Tuesday, February 17, 2009

Government and Business

What caused the sub-prime credit crisis? Liberals say that it was a combination of predatory lenders and lax regulators enabled by President Bush's laisseze-faire policies. Conservatives say that the Community Reinvestment Act forced banks to issue loans to people who should never have been home-owners. A recent column in Forbes by Peter J. Wallison and Edward J. Pinto supports the conservatives' argument and supplies facts and figures to support their contention.

The point of the Community Reinvestment Act was to increase home ownership rates among minorities. Using this act as a base, the Clinton administration took action against several major banks. The banks were accused of redlining areas. The banks argued that they were not excluding minorities (this would be difficult since loan applications do not include race). The problem was that a disproportionate number of minority members didn't meet traditional standards for getting a loan. The government told the banks to change their standards. They also ordered Fannie Mae and Freddie Mac to start increasing the number of loans they serviced for these groups.

Sidebar - Fannie Mae and Freddie Mac were created during the Depression to free up bank resources. Banks issue mortgages then sell them to Fannie Mae and Freddie Mac. These entities are Government Sponsored Enterprises (GSEs) created by the government and are guaranteed lower-than market interest rates.

As ordered, the banks dropped most of the traditional restrictions on loans. Previously you had to have a substantial down payment and the amount you could borrow was based on your income. These restrictions were dropped and the bank regulators were instructed to be sure that the banks were sticking to the new standards. In other words, the problem wasn't that there were no regulators, the problem was that they were pushing the wrong regulations.

What about predatory lenders? Yes, they existed but they only amounted to 5% of all mortgages. The GSEs were a bigger problem since they were willing to buy low quality loans. Forbes points out that nearly 20% of Fannie Mae's loans in 2001 and 2002 were to people below the traditional minimum credit score.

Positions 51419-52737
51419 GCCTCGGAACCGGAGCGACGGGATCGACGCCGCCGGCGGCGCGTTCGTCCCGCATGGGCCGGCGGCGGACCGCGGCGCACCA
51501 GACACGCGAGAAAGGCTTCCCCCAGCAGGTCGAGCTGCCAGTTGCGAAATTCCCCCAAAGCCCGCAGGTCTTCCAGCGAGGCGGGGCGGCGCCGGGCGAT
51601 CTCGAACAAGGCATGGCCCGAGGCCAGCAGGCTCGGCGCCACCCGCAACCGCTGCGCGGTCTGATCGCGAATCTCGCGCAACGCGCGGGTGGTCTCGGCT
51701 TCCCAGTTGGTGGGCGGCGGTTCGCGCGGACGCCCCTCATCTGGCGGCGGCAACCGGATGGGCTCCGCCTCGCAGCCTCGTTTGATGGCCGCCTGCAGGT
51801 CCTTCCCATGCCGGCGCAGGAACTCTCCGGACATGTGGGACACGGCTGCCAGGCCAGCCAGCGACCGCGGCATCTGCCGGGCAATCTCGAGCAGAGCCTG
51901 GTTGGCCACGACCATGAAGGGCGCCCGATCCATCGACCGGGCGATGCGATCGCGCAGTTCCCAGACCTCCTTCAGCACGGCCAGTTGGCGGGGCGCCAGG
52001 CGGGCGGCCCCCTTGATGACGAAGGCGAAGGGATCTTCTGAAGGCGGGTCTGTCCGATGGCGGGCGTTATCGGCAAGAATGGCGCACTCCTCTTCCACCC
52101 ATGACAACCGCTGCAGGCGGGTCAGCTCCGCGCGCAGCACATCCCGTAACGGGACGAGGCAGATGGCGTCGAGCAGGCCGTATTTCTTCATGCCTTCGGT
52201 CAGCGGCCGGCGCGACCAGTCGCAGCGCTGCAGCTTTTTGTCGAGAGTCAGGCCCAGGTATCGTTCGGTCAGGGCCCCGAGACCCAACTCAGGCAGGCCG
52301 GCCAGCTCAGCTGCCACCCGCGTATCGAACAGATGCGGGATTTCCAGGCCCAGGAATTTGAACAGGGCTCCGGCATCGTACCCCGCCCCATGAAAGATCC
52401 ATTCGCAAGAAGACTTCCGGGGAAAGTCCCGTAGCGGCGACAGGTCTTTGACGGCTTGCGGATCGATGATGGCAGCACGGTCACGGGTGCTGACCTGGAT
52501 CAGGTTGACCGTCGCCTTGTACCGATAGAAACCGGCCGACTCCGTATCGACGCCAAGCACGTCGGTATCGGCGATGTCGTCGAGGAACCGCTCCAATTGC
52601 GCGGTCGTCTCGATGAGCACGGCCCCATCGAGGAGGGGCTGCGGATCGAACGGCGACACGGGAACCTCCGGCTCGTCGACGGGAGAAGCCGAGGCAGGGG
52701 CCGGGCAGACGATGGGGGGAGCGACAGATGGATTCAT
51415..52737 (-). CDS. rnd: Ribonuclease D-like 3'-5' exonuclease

The Bush administration bought into the Clinton-era policies that increasing home-ownership was always a good thing. Home-owner rates increased by 3.3% under Clinton and 1.7% under Bush. Even Barney Frank, a long-time supporter of affordable housing loans now admins that many of these people would have been better off renting.

Eventually the bubble burst. For decades the home ownership rates and the mortgage default rates had been stable. This new influx brought an unprecedented wave of defaults which dragged down house values which is leading to even more defaults.

The whole thing started with the government telling banks to alter their business practices in order to meet a social goal.

This is important because, under President Obama, the government is likely to be involved in an expanding number of businesses. Obama and the Democrats have already taken control of executive pay for banks and warned them that, from now on, conventions can only be held in boring cities.

In the next few days GM and Chrysler will be asking for more money. Democrats are anxious to take over their businesses, also. Many are suggesting that Detroit should be mandated to make smaller cars and/or hybrids. Again, the desire for social policy is likely to supersede good business.

Many Democrats believe that the current economic problems refute Reagan and the idea of small-government. A closer look at our problems shows that it was government interference in markets that brought us where we are now and that further tampering is likely to make things worse.

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